Valentine’s Day is fast approaching—a day that reminds and celebrates the richness of love. Commercially we are encouraged to get lost in the myriad of roses, cards and expensive chocolates as we share them with a lover. But how we respond to this will depend on our current situation. Mainly, because the message of Valentines Day will reinforce one of the following statements about you:
- I am in a happy, loving and couple relationship.
- The relationship I am in falls beneath my expectations of what a loving relationship should look like.
- I am alone (and it sucks).
Whether you resonate with statement one, two or three, we feel you deserve a gift this Valentine’s Day. And if you’re sharing the day with someone else, they can be given this present as well.
It is one of the most undervalued, yet affordable and equally available gifts that you can give to your partner or friend. And no, it’s not a teddy bear that says, “I love you.” It is the gift of kindness.
On an almost daily basis, I witness couples and individuals who report that whilst they experience conflict and communication difficulties in their couple relationship, they state that they love each other. It is my belief that one of the chief indicators of a loving relationship is kindness. Kindness is being a true and genuine friend to your partner, generous in the giving of oneself and considerate towards your partner’s need. It is also about being kind to yourself, acknowledging you are worthy of love and able to give it to others.
Where a couple relationship does not feel secure or caring and you feel alone even within your relationship, the invitation that Valentine’s Day gives is to make the intentional effort to show your partner you love them through a romantic gesture or gift. Being a person who loves the occasional gift, I believe that this can still be a beautiful expression of love when given with thought and intention. However, the notion that a romantic gesture or gift is ‘enough’ to sustain any relationship is false.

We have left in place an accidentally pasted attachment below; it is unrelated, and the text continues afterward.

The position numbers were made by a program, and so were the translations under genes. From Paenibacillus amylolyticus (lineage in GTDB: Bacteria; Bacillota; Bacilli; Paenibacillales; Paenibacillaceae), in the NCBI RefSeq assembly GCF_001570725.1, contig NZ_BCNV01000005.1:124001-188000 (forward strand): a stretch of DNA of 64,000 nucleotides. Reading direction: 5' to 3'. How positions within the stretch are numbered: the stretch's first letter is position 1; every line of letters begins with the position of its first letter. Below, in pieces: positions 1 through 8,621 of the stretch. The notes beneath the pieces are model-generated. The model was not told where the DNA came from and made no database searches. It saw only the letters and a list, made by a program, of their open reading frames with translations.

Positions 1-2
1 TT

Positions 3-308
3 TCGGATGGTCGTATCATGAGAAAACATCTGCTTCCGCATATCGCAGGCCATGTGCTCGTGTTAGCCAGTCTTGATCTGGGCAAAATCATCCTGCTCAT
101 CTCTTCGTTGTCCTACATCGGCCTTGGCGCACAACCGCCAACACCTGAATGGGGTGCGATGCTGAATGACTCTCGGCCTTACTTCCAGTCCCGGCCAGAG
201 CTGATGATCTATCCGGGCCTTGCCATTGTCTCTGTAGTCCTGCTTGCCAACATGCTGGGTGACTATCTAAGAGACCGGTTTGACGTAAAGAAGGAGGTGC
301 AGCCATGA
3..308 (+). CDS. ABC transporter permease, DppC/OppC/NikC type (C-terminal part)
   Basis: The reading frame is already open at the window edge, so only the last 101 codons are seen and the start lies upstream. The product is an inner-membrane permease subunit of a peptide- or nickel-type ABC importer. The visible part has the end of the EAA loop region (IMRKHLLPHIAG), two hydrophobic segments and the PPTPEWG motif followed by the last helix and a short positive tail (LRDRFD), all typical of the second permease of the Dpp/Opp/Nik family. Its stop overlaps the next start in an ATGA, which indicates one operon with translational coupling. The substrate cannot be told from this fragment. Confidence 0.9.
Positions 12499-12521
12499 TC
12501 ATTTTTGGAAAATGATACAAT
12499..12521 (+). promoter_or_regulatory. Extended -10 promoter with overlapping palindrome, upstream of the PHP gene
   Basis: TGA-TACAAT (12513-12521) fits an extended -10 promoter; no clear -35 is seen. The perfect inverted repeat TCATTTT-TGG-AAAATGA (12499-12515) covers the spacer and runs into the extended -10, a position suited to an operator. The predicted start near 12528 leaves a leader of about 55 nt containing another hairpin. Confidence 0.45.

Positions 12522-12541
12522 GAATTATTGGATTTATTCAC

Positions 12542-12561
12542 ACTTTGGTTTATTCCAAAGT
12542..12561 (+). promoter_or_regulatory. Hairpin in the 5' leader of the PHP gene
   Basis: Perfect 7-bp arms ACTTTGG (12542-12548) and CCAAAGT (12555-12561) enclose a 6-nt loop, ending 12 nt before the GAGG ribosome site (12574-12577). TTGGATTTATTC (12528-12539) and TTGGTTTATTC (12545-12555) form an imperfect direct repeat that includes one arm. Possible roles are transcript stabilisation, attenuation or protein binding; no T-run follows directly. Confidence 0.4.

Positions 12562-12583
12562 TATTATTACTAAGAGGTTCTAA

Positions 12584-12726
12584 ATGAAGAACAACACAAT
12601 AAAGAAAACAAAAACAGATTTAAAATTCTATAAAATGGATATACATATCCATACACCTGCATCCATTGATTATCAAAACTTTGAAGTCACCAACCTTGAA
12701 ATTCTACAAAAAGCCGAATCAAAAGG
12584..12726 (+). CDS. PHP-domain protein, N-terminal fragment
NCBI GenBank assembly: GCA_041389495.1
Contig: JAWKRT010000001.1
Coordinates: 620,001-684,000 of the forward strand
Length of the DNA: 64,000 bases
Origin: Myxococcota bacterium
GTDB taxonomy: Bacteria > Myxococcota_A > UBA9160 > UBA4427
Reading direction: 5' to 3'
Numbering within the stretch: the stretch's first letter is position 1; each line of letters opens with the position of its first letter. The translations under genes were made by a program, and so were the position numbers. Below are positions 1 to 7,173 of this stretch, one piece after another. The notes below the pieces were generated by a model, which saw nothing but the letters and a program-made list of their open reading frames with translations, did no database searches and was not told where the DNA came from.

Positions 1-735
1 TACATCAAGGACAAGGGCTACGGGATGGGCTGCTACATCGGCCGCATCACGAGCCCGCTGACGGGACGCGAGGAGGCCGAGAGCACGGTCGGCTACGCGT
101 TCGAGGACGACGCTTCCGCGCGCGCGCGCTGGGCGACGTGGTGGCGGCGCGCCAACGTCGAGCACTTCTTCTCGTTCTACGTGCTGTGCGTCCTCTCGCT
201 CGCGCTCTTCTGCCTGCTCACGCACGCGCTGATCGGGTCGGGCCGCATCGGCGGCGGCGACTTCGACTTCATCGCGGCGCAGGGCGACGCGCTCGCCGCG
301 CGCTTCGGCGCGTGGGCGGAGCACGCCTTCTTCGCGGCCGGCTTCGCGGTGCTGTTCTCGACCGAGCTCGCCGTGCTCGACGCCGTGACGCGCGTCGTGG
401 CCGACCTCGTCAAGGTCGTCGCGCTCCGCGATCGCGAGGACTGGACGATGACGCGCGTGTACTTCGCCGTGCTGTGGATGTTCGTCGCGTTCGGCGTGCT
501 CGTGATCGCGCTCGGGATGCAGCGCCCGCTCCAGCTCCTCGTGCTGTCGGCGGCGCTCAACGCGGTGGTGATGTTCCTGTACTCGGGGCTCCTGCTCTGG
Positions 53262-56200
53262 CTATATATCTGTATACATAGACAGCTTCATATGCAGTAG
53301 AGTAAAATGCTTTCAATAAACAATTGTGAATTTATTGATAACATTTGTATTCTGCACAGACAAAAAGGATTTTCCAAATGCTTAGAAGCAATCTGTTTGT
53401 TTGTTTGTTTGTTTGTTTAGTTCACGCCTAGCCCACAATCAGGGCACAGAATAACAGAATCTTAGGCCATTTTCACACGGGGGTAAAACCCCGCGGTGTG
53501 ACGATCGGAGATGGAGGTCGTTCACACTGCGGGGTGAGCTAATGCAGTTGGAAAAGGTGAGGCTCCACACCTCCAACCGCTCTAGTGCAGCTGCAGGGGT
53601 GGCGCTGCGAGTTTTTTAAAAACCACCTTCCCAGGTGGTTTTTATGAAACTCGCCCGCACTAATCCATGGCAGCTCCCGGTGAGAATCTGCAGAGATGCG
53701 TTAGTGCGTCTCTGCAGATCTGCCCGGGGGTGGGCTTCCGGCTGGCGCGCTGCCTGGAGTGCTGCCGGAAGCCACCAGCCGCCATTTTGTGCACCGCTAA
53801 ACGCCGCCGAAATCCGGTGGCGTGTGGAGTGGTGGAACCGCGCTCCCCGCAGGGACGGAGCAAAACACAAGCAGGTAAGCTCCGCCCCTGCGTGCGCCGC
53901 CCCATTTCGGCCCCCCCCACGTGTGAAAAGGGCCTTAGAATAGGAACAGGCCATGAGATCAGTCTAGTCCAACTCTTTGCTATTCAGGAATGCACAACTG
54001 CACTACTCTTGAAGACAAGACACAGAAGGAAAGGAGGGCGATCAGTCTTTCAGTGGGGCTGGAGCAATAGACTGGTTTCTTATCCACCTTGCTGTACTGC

If you are unwell and fail to recover swiftly, you will visit your local doctor to receive medical help, whereupon the doctor may write a prescription for treatment. So if you’re struggling this Valentine’s Day to find the ‘perfect’ gift that will benefit heal or sustain your relationship, here is your prescription:
- Use Valentine’s Day as an opportunity to change the way you treat your partner by doing something ‘special’ —a small gift, a meal together or even a walk along the beach or in a park. Be as creative as you like, just so long as it is something that your partner will enjoy.
- Make it your intention to do, at the very least, one small act of kindness towards your partner every day. I encourage you to write down what you do each day as a way of sustaining your intention.
If you are alone this Valentine’s Day, then the gift of self-kindness is equally important. It is easy to become prey to your own negative thoughts, particularly on a day where every shop display has cherubs, teddy bears and love hearts. Meanwhile, the media reinforces the message that ‘everyone’ is in love and deliriously happy (that’s a lie by the way).
Self-kindness is an absolute necessity for good mental health and promotes a sense of positive wellbeing. Learning the art of self-kindness on a daily basis is a novel idea if you are a person who typically always invests in helping others. Self-kindness for you may begin at that place where you practice saying ‘no’ to a request for help and do something that you enjoy instead. Go for a walk, buy yourself a bunch of flowers, read that book that has been waiting beside your bed, have a massage (you get the idea).
If you are in a happy, loving, caring relationship, undoubtedly it is also a kind relationship. Anticipating Valentine’s Day as an opportunity for your lover to make some romantic gesture that communicates their love and devotion may be nice but not necessary, because your couple connection is daily defined by simple acts of kindness that nurture the safety and security of a relationship.
Are you single and feel disappointed and frustrated with yourself? Is your couple relationship lacking kindness and care for each other? Here’s what you need to do: Contact Colleen on 0434 337 245, Duncan on 0434 331 243 or Rachel on 0422 177 193 for a FREE 10 minute consultation on how we can best help you or book online .